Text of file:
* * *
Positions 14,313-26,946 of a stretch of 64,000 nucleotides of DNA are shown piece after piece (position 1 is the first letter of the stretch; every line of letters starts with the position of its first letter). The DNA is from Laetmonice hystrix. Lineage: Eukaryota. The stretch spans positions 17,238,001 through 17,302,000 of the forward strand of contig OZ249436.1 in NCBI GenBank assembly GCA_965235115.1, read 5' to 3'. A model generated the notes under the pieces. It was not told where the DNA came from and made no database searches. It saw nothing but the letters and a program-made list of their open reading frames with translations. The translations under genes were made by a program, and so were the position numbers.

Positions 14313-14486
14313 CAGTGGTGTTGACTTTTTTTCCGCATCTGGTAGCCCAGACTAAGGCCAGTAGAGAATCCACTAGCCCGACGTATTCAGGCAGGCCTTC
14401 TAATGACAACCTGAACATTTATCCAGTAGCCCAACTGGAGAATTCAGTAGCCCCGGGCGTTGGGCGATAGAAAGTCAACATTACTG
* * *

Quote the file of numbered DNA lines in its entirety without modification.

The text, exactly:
Positions 14,313-26,946 of a stretch of 64,000 nucleotides of DNA are shown piece after piece (position 1 is the first letter of the stretch; every line of letters starts with the position of its first letter). The DNA is from Laetmonice hystrix. Lineage: Eukaryota. The stretch spans positions 17,238,001 through 17,302,000 of the forward strand of contig OZ249436.1 in NCBI GenBank assembly GCA_965235115.1, read 5' to 3'. A model generated the notes under the pieces. It was not told where the DNA came from and made no database searches. It saw nothing but the letters and a program-made list of their open reading frames with translations. The translations under genes were made by a program, and so were the position numbers.

Positions 14313-14486
14313 CAGTGGTGTTGACTTTTTTTCCGCATCTGGTAGCCCAGACTAAGGCCAGTAGAGAATCCACTAGCCCGACGTATTCAGGCAGGCCTTC
14401 TAATGACAACCTGAACATTTATCCAGTAGCCCAACTGGAGAATTCAGTAGCCCCGGGCGTTGGGCGATAGAAAGTCAACATTACTG